Life Without Chara Begins, And It’s Not All Bad News For Bruins
Bruins CentralShop for Bruins Gear
Buy Bruins Tickets
Sports Fan Insider
BOSTON (CBS) — The Bruins’ defensive corps is going to look significantly different over the next two games. Specifically, they’re going to look shorter — a lot shorter — and they’re going to be younger.
With captain and ice time leader Zdeno Chara in Russia to carry the Slovakian flag during Friday’s opening ceremonies, the Bruins will have to face a potent St. Louis team on Thursday night and an always-pesky Ottawa team on Saturday without him.
Of course, the other veteran stalwart on the blue line — Dennis Seidenberg — had his season ended by that Ottawa team back on Dec. 27. That leaves 30-year-old Johnny Boychuk as the senior member of the Boston defense, a position he’s never been in during his five seasons as a regular in the lineup.
“I just realized that today,” Boychuk said with a laugh Tuesday night when told he’s the team’s lone veteran D-man.
If Tuesday night’s performance against the Canucks was any indication, Boychuk is more than ready to step up in Chara’s absence. But it’ll take more than a few bruising hits from No. 55 to limit the St. Louis offense, which ranks second in the NHL with 3.33 goals per game.
“I think you’re going to need a lot more than Johnny to be solid next game, and next two games, in order to win,” head coach Claude Julien said after Tuesday’s victory. “I think it’s going to be important that our whole D corps does a good job there. So you can’t put all the burden on one guy’s shoulder. And as much Zee is a big part of that back end, other guys have done a great job in making our whole D corps pretty solid. So I would have to expect the same thing. But we all know that when you lose a guy like Zdeno it’s a big, big piece of your team. And then you move forward with it, and to me it’s an opportunity for us to maybe even [see] more how good we are as a team rather than looking at just individuals”
Aside from the absences of Chara and Seidenberg, the Bruins are also without Adam McQuaid, who’s not expected to return to the lineup until after the Olympic break due to a leg injury. That leaves Matt Bartkowski, Torey Krug, Dougie Hamilton, Kevan Miller and David Warsofsky as the remaining five D-men, a group that includes exactly zero players with a full season’s worth of NHL experience. Warsofsky has just four NHL games under his belt, while Hamilton is the elder statesman — if you will — of that group with a whopping 81 games of experience.
Despite their youth (the average age of those five players is 23 years old) and inexperience (they have an average of 45 career NHL games), the majority of them have played well enough to earn their playing time — even without any absences. Now however, the challenge becomes a bit greater.
“These guys that we have back here, they don’t play like rookies, that’s for sure,” Boychuk said. “I am pretty sure that they will do a great job.”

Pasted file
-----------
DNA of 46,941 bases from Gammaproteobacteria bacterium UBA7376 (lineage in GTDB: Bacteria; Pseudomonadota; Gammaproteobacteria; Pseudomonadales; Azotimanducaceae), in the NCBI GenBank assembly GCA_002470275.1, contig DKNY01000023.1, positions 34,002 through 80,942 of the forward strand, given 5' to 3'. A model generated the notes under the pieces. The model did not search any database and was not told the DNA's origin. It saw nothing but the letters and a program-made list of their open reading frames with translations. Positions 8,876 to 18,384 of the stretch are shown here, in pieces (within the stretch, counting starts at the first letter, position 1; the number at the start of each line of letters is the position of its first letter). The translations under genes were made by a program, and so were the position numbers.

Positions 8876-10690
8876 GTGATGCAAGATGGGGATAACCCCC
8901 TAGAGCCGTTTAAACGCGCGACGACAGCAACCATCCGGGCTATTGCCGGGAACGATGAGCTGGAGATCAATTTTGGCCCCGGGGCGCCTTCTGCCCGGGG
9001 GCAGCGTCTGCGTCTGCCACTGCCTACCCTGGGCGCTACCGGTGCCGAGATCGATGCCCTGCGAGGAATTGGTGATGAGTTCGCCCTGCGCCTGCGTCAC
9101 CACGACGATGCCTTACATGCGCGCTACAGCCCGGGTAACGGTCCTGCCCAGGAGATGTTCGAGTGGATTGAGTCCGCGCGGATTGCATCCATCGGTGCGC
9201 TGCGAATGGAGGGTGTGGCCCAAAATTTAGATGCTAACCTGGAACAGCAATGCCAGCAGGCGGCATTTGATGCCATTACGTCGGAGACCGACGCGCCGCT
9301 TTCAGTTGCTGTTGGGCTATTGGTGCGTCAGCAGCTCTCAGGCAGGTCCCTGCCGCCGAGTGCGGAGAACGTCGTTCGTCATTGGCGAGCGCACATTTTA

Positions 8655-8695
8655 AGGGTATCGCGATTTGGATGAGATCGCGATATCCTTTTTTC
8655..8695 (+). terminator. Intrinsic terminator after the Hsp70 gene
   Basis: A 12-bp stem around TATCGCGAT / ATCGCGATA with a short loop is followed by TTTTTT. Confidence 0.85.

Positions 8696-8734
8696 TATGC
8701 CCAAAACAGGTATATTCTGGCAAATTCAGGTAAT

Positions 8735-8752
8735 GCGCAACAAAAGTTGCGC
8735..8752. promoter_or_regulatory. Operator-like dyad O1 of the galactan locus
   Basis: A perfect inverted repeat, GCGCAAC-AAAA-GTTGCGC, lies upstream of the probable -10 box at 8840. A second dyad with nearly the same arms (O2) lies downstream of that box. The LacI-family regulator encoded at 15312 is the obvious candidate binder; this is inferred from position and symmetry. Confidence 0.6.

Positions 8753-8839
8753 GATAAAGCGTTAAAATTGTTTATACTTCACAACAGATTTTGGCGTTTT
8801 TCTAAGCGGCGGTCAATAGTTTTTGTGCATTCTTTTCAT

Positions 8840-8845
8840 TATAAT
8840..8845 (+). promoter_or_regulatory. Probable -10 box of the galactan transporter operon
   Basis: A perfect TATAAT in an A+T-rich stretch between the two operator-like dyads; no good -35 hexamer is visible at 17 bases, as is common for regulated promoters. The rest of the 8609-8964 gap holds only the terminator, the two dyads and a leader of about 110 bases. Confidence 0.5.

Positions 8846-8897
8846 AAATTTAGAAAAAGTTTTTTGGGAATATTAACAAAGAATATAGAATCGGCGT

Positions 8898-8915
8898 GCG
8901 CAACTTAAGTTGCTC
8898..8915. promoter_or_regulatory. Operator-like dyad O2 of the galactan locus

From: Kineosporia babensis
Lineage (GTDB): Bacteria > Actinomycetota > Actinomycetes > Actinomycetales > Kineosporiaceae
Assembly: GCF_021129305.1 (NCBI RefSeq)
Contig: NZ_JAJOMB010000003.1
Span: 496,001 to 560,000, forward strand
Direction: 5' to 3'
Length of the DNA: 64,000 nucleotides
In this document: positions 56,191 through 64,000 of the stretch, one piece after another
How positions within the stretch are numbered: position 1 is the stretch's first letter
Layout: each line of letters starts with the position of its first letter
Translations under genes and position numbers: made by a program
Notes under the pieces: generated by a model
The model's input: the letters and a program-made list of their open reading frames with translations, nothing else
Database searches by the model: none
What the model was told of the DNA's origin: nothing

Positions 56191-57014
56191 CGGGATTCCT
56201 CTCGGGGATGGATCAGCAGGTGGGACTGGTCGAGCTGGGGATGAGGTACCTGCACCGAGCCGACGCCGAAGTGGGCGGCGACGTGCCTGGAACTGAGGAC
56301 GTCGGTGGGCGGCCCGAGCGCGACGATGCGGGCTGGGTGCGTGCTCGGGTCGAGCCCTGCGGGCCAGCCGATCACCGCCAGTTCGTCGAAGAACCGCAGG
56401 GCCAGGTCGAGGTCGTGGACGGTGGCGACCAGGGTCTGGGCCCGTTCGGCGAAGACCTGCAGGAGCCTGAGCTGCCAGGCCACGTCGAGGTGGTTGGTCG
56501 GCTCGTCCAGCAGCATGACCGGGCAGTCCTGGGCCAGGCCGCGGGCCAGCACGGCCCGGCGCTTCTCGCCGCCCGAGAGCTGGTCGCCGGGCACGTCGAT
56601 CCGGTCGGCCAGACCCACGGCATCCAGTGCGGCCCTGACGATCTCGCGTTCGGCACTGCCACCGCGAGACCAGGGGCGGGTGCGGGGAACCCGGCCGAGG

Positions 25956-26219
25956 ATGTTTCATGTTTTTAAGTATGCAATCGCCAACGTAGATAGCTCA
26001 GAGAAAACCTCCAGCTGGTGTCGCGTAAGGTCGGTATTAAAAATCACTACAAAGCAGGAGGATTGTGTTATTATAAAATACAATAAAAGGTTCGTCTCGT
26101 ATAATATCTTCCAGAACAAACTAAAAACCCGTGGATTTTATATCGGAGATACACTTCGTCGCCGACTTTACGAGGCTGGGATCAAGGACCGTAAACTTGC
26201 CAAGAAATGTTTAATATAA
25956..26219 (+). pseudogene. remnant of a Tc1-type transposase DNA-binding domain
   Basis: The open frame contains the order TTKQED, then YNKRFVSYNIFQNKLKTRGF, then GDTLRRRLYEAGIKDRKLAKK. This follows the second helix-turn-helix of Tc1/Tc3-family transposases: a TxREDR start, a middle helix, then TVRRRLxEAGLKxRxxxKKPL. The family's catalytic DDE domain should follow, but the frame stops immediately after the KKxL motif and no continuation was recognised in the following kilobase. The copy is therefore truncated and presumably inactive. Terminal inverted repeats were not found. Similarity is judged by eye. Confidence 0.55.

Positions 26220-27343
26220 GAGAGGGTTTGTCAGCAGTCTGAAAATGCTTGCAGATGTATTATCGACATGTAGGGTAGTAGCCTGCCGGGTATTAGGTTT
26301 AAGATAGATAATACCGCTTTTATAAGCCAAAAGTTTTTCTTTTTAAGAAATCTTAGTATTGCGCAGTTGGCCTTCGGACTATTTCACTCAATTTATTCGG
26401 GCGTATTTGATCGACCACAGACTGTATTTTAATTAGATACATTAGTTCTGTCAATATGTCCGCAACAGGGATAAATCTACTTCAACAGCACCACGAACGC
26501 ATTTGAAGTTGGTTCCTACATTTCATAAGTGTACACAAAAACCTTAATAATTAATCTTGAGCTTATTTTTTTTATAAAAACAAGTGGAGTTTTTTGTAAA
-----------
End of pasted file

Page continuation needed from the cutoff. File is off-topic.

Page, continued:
“I think naturally, they just grow just by getting some more games and minutes, and getting put in different situations over that last month,” Milan Lucic said of the inexperienced defensemen. “So we’ve relied on them a lot the last month, and especially on this last stretch they’ve come up big for us. And you see guys like Dougie and Bart and Millsy [Miller] playing big minutes, and Kruger still having the successes he’s had so far this year, so nothing changes with these last few games. We put a lot of emphasis on ending off on the right note before the break, and that’s our focus.”
The Bruins have played without Chara before, though it’s not very often that the workhorse gets a night off. He missed a Dec. 28 game against Ottawa, a 4-3 Senators win. To find Chara’s previous regular-season absence, you have to go all the way back to April 2012, which was a 3-1 win in Ottawa. Due to dehydration he also missed a first-round playoff game in 2011, a 3-1 home loss to Montreal.
But days off for Chara have been few and far between. He’s averaged 79.5 games per year from 2006-12, he played in all 48 games last season and all 22 postseason games, and he’s played in all but one of the 55 Bruins games this season. And when he has been out, typically there’s been enough veterans to help shoulder the load.
This time around, Chara’s 24:57 of time on ice will be distributed among Boychuk (21:07), Bartkowski (19:03), Hamilton (18:49), Krug (17:26), Miller (16:45) and Warsofsky (14:43). It helps that the prospect of a three-week break can provide the D-men with some added incentive to leave it all out there on the ice, but that won’t make the work any easier.
But it’s not all necessary bad. For one, any time the Bruins can fit in a break for Chara, who is a month away from his 37th birthday, it’s a good thing. The Bruins also wouldn’t mind seeing Slovakia face an early exit in the tournament to get Chara even more rest.
And really, there’s a limit to how impactful Chara’s absence can be on the Bruins. It will just be two games, and if the Bruins can win just one of them, they’ll have earned 17 of a possible 22 points in their final 11 games before the break. Anything more than that would be gravy, and with a six-point lead over Tampa in the Atlantic Division, anything less would be far from catastrophic.
It’ll be different, no doubt, watching the Bruins close out their pre-Olympics schedule, but Boychuk has a plan for the remaining D-men that shouldn’t be too hard to follow: “As a defense core we have to step up and not try to replace what [Chara] brings to the table but just step your game up individually and just try and keep it simple out there.”
Gresh and Zo discussed the positives of Chara’s absence, and the opportunity for the young D-men to make a case for more playing time going forward, on Thursday’s show: